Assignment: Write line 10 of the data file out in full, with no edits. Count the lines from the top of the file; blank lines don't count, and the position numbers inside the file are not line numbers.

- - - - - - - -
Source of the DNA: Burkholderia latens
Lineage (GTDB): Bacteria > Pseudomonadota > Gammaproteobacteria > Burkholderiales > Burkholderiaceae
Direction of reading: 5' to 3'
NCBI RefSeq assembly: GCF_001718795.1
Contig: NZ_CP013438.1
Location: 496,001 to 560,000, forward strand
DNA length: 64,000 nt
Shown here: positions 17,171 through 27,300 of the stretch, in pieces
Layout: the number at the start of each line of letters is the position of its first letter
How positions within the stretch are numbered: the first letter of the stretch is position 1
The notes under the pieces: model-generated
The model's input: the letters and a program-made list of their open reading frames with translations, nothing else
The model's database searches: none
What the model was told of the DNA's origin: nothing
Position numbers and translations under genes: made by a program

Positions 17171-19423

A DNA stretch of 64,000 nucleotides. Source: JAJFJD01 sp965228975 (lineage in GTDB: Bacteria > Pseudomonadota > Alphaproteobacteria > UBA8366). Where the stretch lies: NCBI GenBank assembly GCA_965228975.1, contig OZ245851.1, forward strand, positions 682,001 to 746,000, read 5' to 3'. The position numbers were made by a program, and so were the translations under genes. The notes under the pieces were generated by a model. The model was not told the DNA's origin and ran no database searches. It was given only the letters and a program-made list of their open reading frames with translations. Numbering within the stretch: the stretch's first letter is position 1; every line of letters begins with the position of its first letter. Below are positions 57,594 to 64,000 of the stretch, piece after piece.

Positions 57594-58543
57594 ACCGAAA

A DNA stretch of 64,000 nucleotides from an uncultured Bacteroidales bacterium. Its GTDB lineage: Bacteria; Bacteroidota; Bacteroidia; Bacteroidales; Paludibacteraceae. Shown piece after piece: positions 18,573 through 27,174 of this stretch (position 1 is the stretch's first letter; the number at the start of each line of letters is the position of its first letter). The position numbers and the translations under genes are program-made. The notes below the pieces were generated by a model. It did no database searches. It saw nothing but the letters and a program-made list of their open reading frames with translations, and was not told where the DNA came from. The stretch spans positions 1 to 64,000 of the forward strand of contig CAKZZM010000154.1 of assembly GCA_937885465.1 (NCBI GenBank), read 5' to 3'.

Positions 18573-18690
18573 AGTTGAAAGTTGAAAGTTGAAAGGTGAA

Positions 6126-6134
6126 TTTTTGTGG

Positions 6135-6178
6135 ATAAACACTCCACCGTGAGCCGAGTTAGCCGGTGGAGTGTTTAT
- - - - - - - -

How positions within the stretch are numbered: the first letter of the stretch is position 1